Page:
At least here in Canada the government is starting to look at the alternatives seriously. The Conservatives have issued an edict demanding that Ministries take into account the fact that software is Open Source when making evalutations.

  2. Fabien

    The part in French is definitely the interesting

    document.

    I certainly won’t translate it all in English, but I can

    give you some key points.

    “A study has been ordered, asking three EU institutions

    a rough estimation of the cost of switching workstations

    to open-source software.”

    I failed to understand what they mean exactly by that.

    Is it about replacing MS Office with Open Office, or

    replacing all software (including the OS) with OSS?

    “Results:
    European commission: 5618 man-month, 53.9 M€, 25,000

    users, 30,000 PCs.
    Court of Auditors?: 365, 3.5 M€, 700, 800
    Parliament: 1974, 19 M€, 7000, 12000
    Council?: 2310, 25.87 M€, 3000, 6000″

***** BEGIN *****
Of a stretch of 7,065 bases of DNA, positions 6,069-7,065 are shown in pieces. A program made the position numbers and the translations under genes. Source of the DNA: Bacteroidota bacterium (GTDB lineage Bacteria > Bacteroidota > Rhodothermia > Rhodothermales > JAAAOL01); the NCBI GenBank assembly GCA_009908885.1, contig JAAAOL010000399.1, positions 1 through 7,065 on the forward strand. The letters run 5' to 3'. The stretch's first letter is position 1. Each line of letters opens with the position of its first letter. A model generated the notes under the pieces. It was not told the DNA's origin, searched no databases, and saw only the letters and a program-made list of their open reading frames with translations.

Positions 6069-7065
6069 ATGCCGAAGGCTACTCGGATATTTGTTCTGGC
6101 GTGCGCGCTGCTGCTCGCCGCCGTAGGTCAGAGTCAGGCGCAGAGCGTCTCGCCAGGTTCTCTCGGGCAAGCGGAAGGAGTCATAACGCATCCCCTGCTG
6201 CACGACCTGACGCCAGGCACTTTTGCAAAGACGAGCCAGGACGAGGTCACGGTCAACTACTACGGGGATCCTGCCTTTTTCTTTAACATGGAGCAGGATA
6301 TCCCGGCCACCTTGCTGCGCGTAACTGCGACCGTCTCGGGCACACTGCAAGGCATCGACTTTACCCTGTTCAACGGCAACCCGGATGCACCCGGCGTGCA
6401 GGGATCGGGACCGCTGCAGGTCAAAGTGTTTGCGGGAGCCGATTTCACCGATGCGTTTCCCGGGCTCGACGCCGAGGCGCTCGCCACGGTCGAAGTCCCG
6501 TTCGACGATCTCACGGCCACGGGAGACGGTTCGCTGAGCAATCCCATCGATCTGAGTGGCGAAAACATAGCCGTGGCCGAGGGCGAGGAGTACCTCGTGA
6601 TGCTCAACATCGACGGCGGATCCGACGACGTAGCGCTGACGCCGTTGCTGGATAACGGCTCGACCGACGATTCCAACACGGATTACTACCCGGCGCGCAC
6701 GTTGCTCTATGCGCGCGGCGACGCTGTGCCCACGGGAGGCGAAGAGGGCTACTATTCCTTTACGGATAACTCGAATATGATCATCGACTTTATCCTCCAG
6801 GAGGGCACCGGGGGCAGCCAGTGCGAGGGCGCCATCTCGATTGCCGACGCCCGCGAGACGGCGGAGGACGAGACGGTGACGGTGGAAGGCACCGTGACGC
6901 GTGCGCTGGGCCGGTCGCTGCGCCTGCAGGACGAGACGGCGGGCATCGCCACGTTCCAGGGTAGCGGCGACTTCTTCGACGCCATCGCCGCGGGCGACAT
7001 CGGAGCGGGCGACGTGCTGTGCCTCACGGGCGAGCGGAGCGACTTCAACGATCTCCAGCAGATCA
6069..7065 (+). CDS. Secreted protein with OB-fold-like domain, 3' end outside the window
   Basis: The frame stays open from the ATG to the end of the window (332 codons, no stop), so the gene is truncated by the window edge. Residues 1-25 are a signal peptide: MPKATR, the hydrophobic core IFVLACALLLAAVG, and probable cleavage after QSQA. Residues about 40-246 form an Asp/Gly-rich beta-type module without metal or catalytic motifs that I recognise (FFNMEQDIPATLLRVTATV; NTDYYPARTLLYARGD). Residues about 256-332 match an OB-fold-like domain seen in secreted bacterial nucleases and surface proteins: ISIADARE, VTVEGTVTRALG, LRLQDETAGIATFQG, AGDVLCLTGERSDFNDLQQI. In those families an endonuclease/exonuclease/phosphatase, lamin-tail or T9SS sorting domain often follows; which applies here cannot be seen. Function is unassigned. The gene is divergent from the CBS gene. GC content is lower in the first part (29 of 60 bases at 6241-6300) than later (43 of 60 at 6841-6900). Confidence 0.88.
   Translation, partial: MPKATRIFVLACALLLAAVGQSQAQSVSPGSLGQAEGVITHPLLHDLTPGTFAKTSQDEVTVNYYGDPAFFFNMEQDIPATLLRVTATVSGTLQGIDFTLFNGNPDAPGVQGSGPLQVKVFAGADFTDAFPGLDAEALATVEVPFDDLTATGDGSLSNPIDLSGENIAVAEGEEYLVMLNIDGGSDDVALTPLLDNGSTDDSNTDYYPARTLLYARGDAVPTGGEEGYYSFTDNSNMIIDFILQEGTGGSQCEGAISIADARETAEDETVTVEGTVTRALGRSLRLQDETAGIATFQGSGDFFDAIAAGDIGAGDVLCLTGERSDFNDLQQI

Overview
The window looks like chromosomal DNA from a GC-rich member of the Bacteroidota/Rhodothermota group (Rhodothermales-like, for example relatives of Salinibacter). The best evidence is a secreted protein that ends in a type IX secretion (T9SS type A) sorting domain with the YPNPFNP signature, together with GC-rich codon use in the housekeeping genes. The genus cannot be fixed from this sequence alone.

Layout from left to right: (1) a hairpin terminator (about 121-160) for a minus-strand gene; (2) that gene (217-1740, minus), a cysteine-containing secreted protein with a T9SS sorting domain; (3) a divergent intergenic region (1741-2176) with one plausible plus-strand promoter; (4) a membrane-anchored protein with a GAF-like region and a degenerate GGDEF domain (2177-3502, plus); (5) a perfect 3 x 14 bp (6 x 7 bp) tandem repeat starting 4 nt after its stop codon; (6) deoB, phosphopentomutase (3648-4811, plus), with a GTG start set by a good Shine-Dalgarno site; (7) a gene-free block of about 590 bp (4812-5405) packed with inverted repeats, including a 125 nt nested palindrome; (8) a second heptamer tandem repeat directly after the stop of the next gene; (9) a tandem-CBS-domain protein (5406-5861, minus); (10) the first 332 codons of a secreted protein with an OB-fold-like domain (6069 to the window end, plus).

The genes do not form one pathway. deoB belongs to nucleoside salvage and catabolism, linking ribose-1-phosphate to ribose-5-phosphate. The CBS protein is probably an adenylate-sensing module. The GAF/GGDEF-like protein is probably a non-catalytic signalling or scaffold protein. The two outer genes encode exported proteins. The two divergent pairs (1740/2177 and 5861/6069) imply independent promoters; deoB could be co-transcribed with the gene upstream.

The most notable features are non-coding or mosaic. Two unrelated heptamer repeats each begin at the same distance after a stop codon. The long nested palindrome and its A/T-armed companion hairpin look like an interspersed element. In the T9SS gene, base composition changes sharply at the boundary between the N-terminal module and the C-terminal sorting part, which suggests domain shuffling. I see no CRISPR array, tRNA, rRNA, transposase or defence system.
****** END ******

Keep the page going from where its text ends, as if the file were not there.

Around the table, it’s explaned that some figures may be

    wrong, that they failed to find data from some

    institutions, etc. In summary, it’s a mess, but that’s

    the best they could do.
    Also, they apparently didn’t think of comparing that

    cost to the cost of upgrading to new versions of MS

    software.

    “2.3.1. Conclusion:
    - Switching to OSS doesn’t bring any benefit to final

    users.
    - They are currently about 40 pieces of software on

    workstations; they are either provided by MS, or

    developed to work in a MS environment.
    - MS licences cost 6.2 M€/year; OSS would cost about a

    third of that in maintenance; the initial investment

    would need 36.7 years to become profitable.”

    “2.3.3. The expression ”no licence fees” is incorrect because free (in both meanings: free speech / free beer) software doesn’t really exist.” (sic)

    In conclusion, the document seems to make sense at first, but is definitely very biased against OSS.

  3. Very interesting – many thanks for sharing that!

    Like you, I don’t have enough time for elaborate comments right now, but for the most part I think it’s a well-composed presentation, and doesn’t seem to have been doing badly in its predictions so far. There’s a lot of food for thought in it…